LifeLink Devotional

Tuesday, March 23, 2021

I struggle to understand conversations with my grandchildren. They use words that I do not know, and they use words that I know in new ways. I am constantly asking them what they mean by what they say. But the biggest frustration is when they deny that the word means what I know it means. They refuse to stop using it in the wrong context, and they defend how they use it even if it’s wrong.

We all do it. We allow culture to change the meaning of words, and we adopt the new context even if it’s wrong. For example, there is a synonym for “bright and happy and radiant” that is used in the King James Version of the Bible in James 2:3.  “And ye have respect to him that weareth the gay clothing…” That word cannot be used in the same context anymore, and we have adopted the new usage.

When the people of Jerusalem heard that Jesus was coming, they chose to celebrate by using a word out of context.

John 12:13 “Hosanna! Blessed is he who comes in the name of the Lord, even the King of Israel!”

As Jesus approaches, the people shout out a quote from the Psalms.  The English translation of the Greek gives us the word “Hosanna!”  The original reading in the Psalms is “Save us, we pray, O LORD!” (Psalm 118:25) I believe the people understood the meaning of the word, but they were using it in the wrong context. Let me explain.

The people of Israel knew the Messiah was coming, but they only envisioned His arrival in a political context. They believed He would save by delivering the nation from political bondage. They saw the Messiah as only a national deliverer. In that context, their use of the word “Hosanna” was correct. Unfortunately, that was not the Messiah’s intended context.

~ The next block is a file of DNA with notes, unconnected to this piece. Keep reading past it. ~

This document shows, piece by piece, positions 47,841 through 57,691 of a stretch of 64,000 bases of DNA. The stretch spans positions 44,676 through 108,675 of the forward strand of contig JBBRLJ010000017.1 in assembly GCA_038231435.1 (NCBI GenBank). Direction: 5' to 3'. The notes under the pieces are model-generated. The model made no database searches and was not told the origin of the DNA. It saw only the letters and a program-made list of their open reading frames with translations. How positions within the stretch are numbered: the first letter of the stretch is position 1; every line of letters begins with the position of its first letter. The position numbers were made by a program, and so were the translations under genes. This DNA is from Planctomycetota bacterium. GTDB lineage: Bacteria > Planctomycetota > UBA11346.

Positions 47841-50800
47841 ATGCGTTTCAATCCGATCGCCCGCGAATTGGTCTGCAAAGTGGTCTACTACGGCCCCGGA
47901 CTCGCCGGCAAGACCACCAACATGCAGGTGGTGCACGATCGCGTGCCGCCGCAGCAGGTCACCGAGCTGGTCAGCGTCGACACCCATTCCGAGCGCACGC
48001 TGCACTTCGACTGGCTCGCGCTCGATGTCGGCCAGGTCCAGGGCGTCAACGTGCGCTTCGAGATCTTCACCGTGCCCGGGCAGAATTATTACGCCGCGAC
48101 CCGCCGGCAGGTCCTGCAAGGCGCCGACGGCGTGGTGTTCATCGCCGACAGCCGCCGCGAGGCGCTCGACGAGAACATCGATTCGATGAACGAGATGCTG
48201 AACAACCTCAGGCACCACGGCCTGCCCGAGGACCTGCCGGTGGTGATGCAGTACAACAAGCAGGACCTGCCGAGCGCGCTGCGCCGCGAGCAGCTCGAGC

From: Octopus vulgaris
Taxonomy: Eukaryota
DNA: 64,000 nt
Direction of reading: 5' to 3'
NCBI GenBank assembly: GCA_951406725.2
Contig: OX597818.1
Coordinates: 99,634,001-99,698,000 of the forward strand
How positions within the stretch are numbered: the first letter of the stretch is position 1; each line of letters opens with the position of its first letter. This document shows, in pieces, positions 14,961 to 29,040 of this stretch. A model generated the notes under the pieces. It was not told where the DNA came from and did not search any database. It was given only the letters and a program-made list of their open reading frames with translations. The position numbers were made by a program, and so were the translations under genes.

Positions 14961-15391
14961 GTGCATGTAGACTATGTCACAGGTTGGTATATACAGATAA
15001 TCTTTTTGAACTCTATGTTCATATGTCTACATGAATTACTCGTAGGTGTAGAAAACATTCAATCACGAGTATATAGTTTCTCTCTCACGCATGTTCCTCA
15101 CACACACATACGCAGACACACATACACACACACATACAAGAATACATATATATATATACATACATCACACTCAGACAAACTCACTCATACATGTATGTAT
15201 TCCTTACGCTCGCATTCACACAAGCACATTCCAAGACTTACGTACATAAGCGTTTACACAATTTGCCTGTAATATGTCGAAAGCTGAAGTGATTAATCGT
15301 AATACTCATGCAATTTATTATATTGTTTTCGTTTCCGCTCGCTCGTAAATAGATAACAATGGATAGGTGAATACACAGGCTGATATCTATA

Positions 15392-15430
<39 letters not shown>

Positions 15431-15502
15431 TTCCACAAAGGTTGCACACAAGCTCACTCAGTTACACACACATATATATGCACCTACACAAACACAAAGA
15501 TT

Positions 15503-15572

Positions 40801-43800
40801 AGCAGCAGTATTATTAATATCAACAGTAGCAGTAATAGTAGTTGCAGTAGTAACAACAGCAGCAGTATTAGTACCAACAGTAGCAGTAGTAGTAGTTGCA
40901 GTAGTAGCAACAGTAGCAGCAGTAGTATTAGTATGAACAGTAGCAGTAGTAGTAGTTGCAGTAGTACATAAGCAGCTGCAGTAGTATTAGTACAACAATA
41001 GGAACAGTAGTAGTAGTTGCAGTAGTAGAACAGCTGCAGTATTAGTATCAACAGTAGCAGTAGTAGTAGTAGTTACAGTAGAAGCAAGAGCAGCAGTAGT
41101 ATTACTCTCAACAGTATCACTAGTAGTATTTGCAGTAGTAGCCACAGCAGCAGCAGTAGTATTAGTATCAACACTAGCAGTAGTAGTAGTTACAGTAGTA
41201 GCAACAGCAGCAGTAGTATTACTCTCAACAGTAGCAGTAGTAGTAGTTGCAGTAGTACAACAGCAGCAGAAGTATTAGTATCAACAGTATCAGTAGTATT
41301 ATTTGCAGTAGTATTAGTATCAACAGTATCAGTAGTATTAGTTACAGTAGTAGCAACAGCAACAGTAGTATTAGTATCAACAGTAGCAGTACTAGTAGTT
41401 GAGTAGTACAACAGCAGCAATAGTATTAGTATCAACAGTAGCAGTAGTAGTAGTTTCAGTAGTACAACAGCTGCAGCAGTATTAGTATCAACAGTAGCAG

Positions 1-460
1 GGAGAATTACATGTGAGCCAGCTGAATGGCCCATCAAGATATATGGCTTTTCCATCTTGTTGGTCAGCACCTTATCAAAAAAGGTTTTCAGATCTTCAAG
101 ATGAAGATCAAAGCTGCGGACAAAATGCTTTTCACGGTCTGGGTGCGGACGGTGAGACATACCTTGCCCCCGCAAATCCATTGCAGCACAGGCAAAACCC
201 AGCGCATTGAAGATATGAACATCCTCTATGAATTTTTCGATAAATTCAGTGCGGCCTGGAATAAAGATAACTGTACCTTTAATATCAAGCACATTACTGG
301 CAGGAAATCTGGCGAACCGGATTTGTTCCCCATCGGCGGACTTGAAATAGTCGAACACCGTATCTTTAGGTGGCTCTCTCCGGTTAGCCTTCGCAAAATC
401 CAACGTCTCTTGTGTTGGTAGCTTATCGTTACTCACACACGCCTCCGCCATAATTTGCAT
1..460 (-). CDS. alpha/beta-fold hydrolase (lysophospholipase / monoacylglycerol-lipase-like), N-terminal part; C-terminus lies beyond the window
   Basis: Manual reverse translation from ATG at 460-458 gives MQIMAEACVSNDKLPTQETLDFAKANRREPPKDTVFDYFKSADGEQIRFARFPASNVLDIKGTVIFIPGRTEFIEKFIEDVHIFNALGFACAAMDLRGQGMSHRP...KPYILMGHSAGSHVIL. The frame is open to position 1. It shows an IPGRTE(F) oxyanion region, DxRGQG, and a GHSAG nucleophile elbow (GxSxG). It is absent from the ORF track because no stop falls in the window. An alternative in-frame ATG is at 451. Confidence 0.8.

Jesus did not come in the Name of the Lord to deliver from political oppression. He did not come as a warrior against opposing governments. The Messiah did not come to set nations free. The Messiah came to save people from sin. If only the people had cried out for the Messiah to save them according to the redemptive purpose of God.

I wonder how often we cry out to God to save us, yet we do it in the wrong context. We ask God to save us from everything except our sin. We ask God to deliver us from every trouble when He has designed the trouble to express His grace and enhance our faith. How often do we inappropriately use the words of Scripture to ask God for things by taking them out of their intended context?

The Messiah, Jesus Christ, has come to set us free from our sin. When you shout “Hosanna” you are asking the Lord to save you. When Jesus Christ fulfilled His Messianic purpose on the cross by paying for our sin, He made it possible for your prayer for salvation to be answered. So on this upcoming Palm Sunday, when you shout “Hosanna!”, do so with a thankful heart that He has. No other deliverance is needed.

Pastor John

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